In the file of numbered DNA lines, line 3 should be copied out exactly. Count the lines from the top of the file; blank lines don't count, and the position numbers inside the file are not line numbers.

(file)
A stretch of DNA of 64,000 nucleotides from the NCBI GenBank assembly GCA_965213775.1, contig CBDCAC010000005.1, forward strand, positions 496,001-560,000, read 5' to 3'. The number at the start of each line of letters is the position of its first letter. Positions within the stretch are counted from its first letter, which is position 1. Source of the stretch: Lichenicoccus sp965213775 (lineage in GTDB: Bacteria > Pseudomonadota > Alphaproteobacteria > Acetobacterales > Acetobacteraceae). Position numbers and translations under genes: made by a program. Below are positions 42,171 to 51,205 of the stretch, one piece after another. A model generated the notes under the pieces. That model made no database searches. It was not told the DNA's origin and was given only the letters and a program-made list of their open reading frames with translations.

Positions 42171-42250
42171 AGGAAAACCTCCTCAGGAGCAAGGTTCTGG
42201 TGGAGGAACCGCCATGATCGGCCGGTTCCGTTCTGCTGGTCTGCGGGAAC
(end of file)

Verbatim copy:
42171 AGGAAAACCTCCTCAGGAGCAAGGTTCTGG